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I have read the other posts, e.g., http://stackoverflow.com/questions/1830886/vim-executing-a-list-of-editor-commands and others. The answer isn't clear to me for my case. I have some editor commands that I generated from an SQL query. It uses :s/foo/bar to change country codes (from FIPS to a non-standard code set). Here's a sample of the file:


I have saved that in a file called fipsToNonStd.vim (unsure about the correct extension). I want to run those commands one after another. What's the easiest way to do so?

Thanks a bunch! SO Rocks!

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4 Answers 4

up vote 7 down vote accepted

I think you're looking for the :source command.

There is online documentation that you can see in vim by running :help :source.

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i had just discovered this myself! thanks! –  les2 Mar 9 '10 at 17:00

In general you'd want to just put all those commands into a .vim file. For instance you could save them in a file called convert.vim:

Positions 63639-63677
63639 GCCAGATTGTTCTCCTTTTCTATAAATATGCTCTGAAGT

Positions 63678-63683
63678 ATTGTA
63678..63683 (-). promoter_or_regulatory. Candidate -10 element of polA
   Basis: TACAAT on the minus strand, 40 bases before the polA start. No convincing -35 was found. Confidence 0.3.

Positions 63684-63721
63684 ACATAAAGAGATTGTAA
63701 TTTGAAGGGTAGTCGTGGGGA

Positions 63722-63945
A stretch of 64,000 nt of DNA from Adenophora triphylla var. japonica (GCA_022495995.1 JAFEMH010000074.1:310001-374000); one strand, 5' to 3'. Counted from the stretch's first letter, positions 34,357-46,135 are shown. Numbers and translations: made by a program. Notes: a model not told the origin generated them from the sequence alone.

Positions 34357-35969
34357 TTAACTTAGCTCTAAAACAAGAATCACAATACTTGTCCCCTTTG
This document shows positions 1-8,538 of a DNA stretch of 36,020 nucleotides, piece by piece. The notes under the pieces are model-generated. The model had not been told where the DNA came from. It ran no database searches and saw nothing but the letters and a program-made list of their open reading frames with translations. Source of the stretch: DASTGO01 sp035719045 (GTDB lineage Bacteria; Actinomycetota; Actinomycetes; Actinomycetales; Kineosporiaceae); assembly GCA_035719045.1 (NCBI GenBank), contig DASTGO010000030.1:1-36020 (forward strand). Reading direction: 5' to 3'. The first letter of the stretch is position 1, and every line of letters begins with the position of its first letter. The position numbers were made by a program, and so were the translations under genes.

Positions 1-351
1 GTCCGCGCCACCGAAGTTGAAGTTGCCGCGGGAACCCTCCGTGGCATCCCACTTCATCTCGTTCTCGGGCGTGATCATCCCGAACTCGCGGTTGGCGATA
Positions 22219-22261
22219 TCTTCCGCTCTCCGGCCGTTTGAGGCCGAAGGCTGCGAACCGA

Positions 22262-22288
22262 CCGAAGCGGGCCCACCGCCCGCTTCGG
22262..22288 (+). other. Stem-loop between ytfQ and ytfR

" etcetera

At this point you can load whatever file into Vim and type the following in your editor:

:so convert.vim

Alternately, if this is something you need to do in a pretty scripted basis, then why bother even opening vim? Do it all command line. You could do that by doing something like the following. Modify convert.vim again:

" etcetera

Then you could just do it all on the command line. Suppose your 'input file' that requires conversion is called data.txt. From the command line you could do:

vim -s convert.vim data.txt

This would process/convert your data for you and save and be done.

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:source fileName

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You can put those lines into a function to be called later with :call FName

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